Macha the Morigna

One of the earliest versions of the Morrigan in her triad form featured Macha. Sister to Anand (who also gets to be known as Morrigan individually for some reason) and Badb, together as the Morrigan they raise hell during the war with the Fir Bolg (Ireland’s race of monstrous beings). Macha is killed during this war though, and later replaced by Nemain.

Moral of the Story: Oh look, there isn’t really one. Just don’t be stupid and don’t be rude to any old ladies standing near a river, especially if they’re washing bloodied clothes.

Some people say these Machas were all one goddess, governing horses, war and kingship. I think this is a bit like how that one pope decided all the women in the bible called Mary were the same person. While it’s clear that a lot of the figures called Macha in Irish myth were related to each other in some way (the above are just a selection) that doesn’t necessarily mean that they were all the same goddess or even that Macha Mong Ruad wasn’t a real woman named after one (note: this is not a good argument to make in a scholarly essay. Do not cite me). Draw your own conclusions, fight the idea that historical women are all fictional and kick exactly as much ass as the Macha of your choice.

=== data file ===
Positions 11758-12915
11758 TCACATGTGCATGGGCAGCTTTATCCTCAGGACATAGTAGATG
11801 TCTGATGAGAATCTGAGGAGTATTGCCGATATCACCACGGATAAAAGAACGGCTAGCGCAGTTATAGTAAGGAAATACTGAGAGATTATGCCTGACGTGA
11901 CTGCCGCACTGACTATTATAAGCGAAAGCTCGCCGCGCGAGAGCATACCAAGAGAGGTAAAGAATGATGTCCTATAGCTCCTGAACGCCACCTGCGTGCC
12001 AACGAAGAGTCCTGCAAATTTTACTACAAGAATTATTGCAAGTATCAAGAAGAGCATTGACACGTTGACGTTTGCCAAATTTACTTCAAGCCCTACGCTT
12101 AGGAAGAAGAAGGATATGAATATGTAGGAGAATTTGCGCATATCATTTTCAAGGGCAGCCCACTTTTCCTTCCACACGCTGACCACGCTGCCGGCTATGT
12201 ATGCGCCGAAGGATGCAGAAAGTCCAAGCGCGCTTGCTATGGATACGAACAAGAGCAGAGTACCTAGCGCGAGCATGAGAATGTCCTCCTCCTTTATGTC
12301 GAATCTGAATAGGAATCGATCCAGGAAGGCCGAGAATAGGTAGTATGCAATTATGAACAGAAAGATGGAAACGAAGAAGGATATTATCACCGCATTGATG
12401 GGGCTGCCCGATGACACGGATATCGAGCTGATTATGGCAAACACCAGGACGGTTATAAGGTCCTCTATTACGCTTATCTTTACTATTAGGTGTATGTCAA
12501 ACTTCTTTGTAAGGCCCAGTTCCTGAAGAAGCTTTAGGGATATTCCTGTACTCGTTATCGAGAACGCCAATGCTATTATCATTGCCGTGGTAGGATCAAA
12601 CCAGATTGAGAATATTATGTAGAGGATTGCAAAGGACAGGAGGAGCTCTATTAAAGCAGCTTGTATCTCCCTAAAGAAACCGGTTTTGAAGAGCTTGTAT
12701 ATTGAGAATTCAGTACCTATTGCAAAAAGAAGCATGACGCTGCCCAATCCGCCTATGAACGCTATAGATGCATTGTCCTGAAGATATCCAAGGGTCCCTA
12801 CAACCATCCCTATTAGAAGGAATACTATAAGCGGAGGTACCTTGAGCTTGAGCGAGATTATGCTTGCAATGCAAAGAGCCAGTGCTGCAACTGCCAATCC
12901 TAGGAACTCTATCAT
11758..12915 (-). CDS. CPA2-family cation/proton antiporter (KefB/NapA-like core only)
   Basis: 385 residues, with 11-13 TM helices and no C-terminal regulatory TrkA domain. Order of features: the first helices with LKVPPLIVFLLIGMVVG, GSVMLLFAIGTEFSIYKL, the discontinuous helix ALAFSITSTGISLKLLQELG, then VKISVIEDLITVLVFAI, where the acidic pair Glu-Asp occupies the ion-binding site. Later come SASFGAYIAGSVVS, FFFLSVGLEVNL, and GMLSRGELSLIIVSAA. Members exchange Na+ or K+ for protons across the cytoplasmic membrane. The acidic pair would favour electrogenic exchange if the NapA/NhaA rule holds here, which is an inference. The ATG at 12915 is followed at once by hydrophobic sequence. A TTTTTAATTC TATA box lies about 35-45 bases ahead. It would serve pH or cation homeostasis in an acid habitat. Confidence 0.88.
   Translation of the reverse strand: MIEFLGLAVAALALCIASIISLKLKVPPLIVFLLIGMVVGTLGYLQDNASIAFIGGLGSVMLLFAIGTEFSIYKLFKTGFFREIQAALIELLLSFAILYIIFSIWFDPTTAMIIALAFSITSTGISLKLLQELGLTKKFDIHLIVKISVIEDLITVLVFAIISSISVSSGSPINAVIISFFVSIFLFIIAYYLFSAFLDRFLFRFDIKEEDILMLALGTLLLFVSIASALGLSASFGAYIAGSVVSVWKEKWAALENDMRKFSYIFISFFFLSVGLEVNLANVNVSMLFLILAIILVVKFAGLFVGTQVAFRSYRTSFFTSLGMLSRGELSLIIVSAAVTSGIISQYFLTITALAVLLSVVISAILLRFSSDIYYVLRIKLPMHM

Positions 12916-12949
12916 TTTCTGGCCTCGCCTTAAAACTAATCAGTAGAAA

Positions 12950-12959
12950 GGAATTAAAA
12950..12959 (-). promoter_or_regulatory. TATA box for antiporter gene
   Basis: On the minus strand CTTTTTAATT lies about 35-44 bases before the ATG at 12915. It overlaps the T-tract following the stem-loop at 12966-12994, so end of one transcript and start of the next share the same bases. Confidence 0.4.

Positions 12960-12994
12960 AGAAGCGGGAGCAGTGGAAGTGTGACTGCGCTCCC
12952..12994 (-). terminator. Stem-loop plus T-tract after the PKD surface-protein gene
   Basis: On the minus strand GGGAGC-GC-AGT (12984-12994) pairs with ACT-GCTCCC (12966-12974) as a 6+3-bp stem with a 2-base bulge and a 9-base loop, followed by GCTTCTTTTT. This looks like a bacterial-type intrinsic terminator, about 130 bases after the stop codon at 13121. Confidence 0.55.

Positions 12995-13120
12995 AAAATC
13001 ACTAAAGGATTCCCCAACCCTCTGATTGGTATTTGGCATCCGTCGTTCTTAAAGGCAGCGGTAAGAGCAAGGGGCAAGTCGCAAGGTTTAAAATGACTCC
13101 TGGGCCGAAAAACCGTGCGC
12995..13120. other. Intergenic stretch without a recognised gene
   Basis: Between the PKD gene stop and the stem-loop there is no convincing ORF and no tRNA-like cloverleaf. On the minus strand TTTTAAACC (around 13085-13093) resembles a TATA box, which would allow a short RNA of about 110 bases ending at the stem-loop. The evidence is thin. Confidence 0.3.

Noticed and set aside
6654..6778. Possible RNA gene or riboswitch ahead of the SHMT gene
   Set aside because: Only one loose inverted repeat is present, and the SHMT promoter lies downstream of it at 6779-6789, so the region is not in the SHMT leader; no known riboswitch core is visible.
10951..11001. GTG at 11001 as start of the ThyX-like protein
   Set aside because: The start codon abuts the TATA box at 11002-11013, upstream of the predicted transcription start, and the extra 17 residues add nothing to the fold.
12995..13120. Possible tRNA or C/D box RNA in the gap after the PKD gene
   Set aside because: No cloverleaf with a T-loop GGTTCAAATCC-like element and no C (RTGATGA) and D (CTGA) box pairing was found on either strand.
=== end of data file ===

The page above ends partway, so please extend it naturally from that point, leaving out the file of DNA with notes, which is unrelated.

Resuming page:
*Women could inherit but they could only pass ten percent of their possessions on to their children, the rest passing back to their own father’s family along with any titles. This was because you only counted as a member of your father’s family, not your mother’s, even if your mother was an heiress with a big ass army. The belief that Celts lived in a matriarchy is sadly not an accurate one.

Siobhan has degrees in information management and medieval history making her lots of fun at parties. She's written for Dirge, Biscuit and Diva and is currently working on a book on the supernatural women of Ireland for Wolfenhowle Press (and if you want to help feed her while she works on it you can check out her patreon here.

Siobhan has written 34 articles for us.